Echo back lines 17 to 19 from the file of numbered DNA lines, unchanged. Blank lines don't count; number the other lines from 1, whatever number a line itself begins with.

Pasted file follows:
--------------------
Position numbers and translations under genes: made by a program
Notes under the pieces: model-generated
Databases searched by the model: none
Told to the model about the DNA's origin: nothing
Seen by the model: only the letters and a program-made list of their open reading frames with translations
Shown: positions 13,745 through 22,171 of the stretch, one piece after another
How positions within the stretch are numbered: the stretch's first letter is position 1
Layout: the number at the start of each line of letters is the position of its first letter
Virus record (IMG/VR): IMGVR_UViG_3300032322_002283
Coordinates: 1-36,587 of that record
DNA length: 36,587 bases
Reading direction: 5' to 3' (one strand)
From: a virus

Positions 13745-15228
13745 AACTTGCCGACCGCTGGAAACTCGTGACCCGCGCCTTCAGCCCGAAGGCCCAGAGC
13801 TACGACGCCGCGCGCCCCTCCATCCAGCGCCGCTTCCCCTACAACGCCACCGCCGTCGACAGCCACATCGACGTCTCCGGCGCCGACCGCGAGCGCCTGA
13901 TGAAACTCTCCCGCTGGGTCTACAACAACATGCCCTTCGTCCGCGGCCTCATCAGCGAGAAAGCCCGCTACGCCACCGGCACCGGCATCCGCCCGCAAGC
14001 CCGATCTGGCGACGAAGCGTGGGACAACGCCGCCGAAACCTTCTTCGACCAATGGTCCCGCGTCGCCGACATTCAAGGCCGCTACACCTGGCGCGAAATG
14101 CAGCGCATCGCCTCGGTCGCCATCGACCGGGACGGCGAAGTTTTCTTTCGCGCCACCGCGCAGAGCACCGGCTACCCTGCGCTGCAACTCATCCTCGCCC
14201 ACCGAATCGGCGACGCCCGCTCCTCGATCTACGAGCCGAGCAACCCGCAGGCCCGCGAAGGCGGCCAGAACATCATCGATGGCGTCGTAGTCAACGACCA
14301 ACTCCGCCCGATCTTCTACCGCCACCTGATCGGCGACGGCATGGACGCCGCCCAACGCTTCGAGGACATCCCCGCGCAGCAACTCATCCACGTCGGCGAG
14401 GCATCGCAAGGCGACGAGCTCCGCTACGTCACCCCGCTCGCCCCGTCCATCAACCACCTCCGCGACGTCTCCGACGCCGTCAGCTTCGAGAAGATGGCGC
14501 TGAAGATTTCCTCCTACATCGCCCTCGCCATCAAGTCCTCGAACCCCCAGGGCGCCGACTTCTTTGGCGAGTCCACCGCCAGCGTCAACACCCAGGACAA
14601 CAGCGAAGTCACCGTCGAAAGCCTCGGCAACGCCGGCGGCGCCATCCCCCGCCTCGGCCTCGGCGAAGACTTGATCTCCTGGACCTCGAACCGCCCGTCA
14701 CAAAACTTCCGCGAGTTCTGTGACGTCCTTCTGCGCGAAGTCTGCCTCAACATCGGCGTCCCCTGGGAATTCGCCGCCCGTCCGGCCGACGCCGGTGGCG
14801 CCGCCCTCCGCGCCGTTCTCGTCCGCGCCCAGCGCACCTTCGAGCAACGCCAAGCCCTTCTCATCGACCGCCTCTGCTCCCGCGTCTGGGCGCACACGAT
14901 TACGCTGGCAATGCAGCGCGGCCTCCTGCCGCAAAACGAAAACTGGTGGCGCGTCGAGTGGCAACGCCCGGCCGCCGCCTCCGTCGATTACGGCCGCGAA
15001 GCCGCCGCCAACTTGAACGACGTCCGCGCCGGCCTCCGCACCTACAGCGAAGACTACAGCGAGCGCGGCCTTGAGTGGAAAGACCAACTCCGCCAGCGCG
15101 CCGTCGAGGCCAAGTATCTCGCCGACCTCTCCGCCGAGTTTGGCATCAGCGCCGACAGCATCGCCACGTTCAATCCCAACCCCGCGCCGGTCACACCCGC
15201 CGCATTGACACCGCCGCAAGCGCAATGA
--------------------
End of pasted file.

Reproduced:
13901 TGAAACTCTCCCGCTGGGTCTACAACAACATGCCCTTCGTCCGCGGCCTCATCAGCGAGAAAGCCCGCTACGCCACCGGCACCGGCATCCGCCCGCAAGC
14001 CCGATCTGGCGACGAAGCGTGGGACAACGCCGCCGAAACCTTCTTCGACCAATGGTCCCGCGTCGCCGACATTCAAGGCCGCTACACCTGGCGCGAAATG
14101 CAGCGCATCGCCTCGGTCGCCATCGACCGGGACGGCGAAGTTTTCTTTCGCGCCACCGCGCAGAGCACCGGCTACCCTGCGCTGCAACTCATCCTCGCCC